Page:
Federal Budget Battles Begin – Health Professions Education at StakeOctober 3, 2011
By Shawn Kennedy, MA, RN, AJN editor-in-chief
I’m subscribed to many listservs, mailing lists, and eNews alerts that help me keep track of news that may be important to nurses. One e-mail list I’m on is the Health Professions and Nursing Education Coalition (HPNEC), from the Association of American Medical Colleges. It closely monitors funding for health professions education.
Last week, the e-mail reported on the proposed 2012 federal budget—that is, the initial draft proposed by the House Labor, Health and Human Services, and Education departments appropriations subcommittee. Among a great deal else, this includes funding for Medicare, the National Institutes of Health, the CDC, and medical and nursing education (Title VII and Title VIII funding).
There’s already contention over the proposal, with the Democrats claiming they had nothing to do with it. According to ranking Democratic member Rep. Norm Dick, quoted in the minority party press release: “Make no mistake: this is not a committee product. This draft bill represents the ideological position of one committee member—the subcommittee chairman.”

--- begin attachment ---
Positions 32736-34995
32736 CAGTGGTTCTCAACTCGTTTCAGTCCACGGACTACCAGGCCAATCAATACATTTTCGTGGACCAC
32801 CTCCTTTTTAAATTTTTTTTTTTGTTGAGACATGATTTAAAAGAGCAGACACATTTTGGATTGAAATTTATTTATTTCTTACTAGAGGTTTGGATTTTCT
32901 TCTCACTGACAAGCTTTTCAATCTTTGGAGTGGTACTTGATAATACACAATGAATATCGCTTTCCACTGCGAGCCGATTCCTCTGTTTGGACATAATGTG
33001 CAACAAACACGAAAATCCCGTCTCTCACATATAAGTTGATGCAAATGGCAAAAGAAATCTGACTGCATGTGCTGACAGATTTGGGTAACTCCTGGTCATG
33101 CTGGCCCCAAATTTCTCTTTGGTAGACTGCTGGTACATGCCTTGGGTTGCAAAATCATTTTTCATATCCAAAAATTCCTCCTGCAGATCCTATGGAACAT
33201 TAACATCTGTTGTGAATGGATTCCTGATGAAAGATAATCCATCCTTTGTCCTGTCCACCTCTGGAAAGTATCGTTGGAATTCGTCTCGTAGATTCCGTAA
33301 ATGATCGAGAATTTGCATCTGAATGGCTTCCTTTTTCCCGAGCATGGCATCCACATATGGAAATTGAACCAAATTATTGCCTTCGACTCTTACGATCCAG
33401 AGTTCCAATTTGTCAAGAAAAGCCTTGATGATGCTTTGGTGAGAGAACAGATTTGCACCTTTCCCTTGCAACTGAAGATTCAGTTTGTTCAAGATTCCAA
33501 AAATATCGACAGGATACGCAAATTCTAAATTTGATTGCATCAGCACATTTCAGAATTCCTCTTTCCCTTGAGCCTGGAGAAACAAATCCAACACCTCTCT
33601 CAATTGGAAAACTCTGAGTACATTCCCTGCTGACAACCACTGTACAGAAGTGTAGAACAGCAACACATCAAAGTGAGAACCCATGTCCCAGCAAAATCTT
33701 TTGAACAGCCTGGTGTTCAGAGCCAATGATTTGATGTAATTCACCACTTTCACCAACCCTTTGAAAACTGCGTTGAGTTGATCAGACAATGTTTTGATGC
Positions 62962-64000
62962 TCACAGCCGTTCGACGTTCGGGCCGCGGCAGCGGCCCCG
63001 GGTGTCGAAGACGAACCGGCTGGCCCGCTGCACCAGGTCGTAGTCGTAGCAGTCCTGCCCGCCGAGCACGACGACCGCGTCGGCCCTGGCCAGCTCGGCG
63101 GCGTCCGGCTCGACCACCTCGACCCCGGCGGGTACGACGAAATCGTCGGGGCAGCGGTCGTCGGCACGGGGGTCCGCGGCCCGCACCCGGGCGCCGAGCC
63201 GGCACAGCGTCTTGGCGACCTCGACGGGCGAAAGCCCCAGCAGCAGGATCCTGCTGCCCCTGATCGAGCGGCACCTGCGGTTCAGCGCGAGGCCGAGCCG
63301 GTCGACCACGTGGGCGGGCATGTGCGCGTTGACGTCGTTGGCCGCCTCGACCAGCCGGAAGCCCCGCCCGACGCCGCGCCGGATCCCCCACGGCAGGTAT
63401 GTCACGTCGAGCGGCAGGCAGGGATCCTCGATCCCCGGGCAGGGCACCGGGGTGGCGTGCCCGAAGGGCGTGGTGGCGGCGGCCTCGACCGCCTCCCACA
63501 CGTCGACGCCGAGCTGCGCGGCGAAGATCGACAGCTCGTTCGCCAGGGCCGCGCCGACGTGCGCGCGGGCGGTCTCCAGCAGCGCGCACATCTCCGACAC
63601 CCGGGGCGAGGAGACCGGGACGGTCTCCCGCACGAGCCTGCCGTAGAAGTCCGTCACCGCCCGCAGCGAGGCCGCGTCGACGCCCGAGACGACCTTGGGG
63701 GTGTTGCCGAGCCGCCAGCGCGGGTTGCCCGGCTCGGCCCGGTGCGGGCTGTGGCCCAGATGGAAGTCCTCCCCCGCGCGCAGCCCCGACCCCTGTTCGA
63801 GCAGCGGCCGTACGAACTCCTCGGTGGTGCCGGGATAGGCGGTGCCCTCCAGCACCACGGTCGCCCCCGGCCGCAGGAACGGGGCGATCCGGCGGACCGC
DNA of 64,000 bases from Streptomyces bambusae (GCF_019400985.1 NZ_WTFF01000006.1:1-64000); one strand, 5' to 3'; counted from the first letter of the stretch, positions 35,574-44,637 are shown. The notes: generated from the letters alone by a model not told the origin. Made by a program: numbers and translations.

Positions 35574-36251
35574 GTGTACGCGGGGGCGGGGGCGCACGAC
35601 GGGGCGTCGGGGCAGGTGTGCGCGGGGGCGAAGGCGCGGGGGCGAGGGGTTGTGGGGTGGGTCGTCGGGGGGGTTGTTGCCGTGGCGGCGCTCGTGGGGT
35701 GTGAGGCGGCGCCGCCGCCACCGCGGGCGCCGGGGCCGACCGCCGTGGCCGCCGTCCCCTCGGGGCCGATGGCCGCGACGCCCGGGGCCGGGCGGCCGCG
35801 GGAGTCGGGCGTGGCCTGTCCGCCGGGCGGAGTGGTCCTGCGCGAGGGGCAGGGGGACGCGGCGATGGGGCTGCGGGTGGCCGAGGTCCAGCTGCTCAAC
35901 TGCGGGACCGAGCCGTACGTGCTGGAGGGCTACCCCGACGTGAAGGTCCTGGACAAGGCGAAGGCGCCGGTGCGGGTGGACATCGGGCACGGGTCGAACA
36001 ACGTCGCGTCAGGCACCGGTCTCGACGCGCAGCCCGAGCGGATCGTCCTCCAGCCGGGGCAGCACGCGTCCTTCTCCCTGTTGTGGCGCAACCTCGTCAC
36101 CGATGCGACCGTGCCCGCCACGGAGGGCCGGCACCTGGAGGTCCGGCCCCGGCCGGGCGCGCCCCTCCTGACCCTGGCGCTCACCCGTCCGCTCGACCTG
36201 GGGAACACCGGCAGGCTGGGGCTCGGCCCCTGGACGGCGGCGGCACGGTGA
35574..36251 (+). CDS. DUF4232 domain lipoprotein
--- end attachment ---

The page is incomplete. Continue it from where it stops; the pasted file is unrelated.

Among other aspects, the proposal includes cuts to all monies to Planned Parenthood (as long as it continues to provide abortion services), National Public Radio, and any programs under the Affordable Health Care for America Act.
According to the HPNEC e-mail: “The bill offers a total of $87.5 million for Title VII programs, a $185 million (67.9 percent) cut, by eliminating funding for the Title VII Health Careers Opportunity Program, scholarships for disadvantaged students, primary care medicine, Area Health Education Centers, and allied health programs, and drastically reducing some other Title VII programs. For Title VIII [nurse workforce development programs], the draft bill provides $106.828 million, a $135.6 million (55.9 percent) cut, achieved through elimination of funding for the Title VIII loan repayment and scholarship program and comprehensive geriatric education, as well as reductions to other Title VIII programs.”
The press release from the Republican committee members lauds the proposal, quoting chair Hal Rogers: “To protect critical programs and services that many Americans rely on—especially in this time of fiscal crisis—the bill takes decisive action to cut duplicative, inefficient, and wasteful spending to help get these agency budgets onto sustainable financial footing.”
While this is only the first draft and no doubt there will be much haggling and political posturing, it serves as a reminder of the current rancor in Congress, where all issues seem to be battlegrounds.